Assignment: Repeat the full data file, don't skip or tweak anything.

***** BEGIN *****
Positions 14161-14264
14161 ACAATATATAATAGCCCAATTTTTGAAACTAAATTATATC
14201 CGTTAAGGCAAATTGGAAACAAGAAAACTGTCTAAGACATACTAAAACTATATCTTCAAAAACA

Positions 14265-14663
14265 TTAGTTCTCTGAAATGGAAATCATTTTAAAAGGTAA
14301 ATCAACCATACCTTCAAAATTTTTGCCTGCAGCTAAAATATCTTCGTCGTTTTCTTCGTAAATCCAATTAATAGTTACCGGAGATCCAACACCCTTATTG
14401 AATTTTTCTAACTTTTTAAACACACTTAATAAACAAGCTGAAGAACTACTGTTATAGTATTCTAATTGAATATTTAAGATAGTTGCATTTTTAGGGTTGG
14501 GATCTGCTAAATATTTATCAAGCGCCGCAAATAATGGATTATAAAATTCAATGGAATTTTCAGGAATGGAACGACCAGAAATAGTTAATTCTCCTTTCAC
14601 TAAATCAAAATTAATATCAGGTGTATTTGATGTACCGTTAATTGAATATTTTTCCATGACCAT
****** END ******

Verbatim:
Positions 14161-14264
14161 ACAATATATAATAGCCCAATTTTTGAAACTAAATTATATC
14201 CGTTAAGGCAAATTGGAAACAAGAAAACTGTCTAAGACATACTAAAACTATATCTTCAAAAACA

Positions 14265-14663
14265 TTAGTTCTCTGAAATGGAAATCATTTTAAAAGGTAA
14301 ATCAACCATACCTTCAAAATTTTTGCCTGCAGCTAAAATATCTTCGTCGTTTTCTTCGTAAATCCAATTAATAGTTACCGGAGATCCAACACCCTTATTG
14401 AATTTTTCTAACTTTTTAAACACACTTAATAAACAAGCTGAAGAACTACTGTTATAGTATTCTAATTGAATATTTAAGATAGTTGCATTTTTAGGGTTGG
14501 GATCTGCTAAATATTTATCAAGCGCCGCAAATAATGGATTATAAAATTCAATGGAATTTTCAGGAATGGAACGACCAGAAATAGTTAATTCTCCTTTCAC
14601 TAAATCAAAATTAATATCAGGTGTATTTGATGTACCGTTAATTGAATATTTTTCCATGACCAT